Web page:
Ultimate Resource Guide to Creative Coding

Ultimate Resource Guide to Creative Coding

Are you unsure of where to start when it comes to creating a project? Look no further than this ultimate resource guide to creative coding.


With the rise of STEAM-based teaching, creative coding finds itself right in the crosshair of our zeitgeist. It straddles the line between form and function. When it comes to writing a program in general it is a specific task to decide why you would choose one language over another.  This ultimate resource guide to creative coding will cover the pros and cons of different frameworks, some useful websites for inspiration and learning, and resources on where to find work as a creative coder. Explore, create, share.




Language: C++

“openFrameworks is an open source C++ toolkit designed to assist the creative process by providing a simple and intuitive framework for experimentation.”

Pro: Runs on top of OpenGL, so requires some knowledge about that graphics library.  A huge range of tools and add-ons. Cross-compatible (for now…Apple is deprecating OpenGL support).  A large community of developers with open source projects.

Con: A lot of setup necessary and previous knowledge of developing audio/visual software.

An OpenFrameworks project visualizing the path of light inside a diamond



Language: Java

“Processing is a flexible software sketchbook and a language for learning how to code within the context of the visual arts. Since 2001, Processing has promoted software literacy within the visual arts and visual literacy within technology. There are tens of thousands of students, artists, designers, researchers, and hobbyists who use Processing for learning and prototyping.”

Pro: Provides its own IDE for quick development and easy execution.  Easy to pair with other Java libraries. Cross compatible. Has a focus on education so it is easy to learn.

Con: Can easily become bloated and slow

The start of a program that will draw branches of the Collatz conjecture as it approaches 1. Written in Processing's IDE



Language: JavaScript

Pro: p5.js is easy to use out of the box.  You write it just like you would any other javascript library and it works with familiar setup() and update()/draw() functions.  If you know Processing than p5 works very similarly considering it was designed with the same intentions: “to make coding accessible for artists, designers, educators, and beginners”.  P5 introduces the ability to interact with HTML5 elements making it an excellent web design tool. There is a large community and lots of documentation for help getting started.

Con: Because it is a web-based graphics library it can be slow and is not great to use for large projects. Along similar lines garbage collection is not ideal.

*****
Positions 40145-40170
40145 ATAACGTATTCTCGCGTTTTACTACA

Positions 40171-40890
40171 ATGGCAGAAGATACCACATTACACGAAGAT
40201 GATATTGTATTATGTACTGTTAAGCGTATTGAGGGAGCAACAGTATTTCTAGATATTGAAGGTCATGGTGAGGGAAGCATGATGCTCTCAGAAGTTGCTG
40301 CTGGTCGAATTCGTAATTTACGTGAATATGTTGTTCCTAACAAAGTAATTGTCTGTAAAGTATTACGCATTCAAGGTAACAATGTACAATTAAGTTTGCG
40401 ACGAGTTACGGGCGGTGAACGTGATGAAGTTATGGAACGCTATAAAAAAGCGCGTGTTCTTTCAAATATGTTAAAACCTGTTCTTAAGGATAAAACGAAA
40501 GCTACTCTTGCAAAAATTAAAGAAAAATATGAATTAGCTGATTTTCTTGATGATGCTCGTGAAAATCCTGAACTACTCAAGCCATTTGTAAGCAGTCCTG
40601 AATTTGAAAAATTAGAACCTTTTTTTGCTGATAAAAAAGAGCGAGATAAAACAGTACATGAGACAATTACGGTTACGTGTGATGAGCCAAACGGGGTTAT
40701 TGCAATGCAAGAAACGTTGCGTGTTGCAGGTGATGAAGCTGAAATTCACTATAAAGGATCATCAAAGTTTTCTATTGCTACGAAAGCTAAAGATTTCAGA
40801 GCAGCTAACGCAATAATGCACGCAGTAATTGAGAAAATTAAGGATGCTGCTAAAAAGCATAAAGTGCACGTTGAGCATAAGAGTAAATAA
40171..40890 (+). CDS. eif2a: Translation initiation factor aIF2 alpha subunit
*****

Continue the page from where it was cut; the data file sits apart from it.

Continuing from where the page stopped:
An image run through some procedural algorithms to create a pattern in p5.jsCheck out http://dayekaye.com/zenso/ for an example



Language: JavaScript

Pro: Very similar to p5.js in my opinion.  Includes a built-in web editor for very fast prototyping. https://threejs.org/editor/

Con: Frequently changing without updated documentation.  

Shouts out to theonlyjprizzle for this audio reactive music video written in three.js
Check out http://complexcontext.co/magnolia for an example.



Language: Kotlin / Java

To be honest I have very little experience with this framework so most of this is unverified researching about it.

“In short, OPENRNDR is a tool to create tools. It is an open source framework for creative coding for Kotlin / Java 8+ that simplifies writing real-time interactive software. It fully embraces its existing infrastructure of (open source) libraries, editors, debuggers and build tools. It is designed and developed for prototyping as well as the development of robust performant visual and interactive applications. It is not an application, it is a collection of software components that aid the creation of applications. “


Pro: https://medium.com/openrndr/what-makes-openrndr-different-from-other-frameworks-for-creative-coding-12b4919b0a49

Con: Not easy to set up from the instructions provided on the website.  Where all the previous frameworks use a very similar syntax this was a little more foreign to me.



In this ultimate resource guide to creative coding, I figured I would provide some ways to get started writing shaders in glsl.  While writing shaders is tedious and difficult there are a lot of great algorithms and methods to learn. I would start with reading The Book of Shaders and playing around with different chapters.












Leave a Reply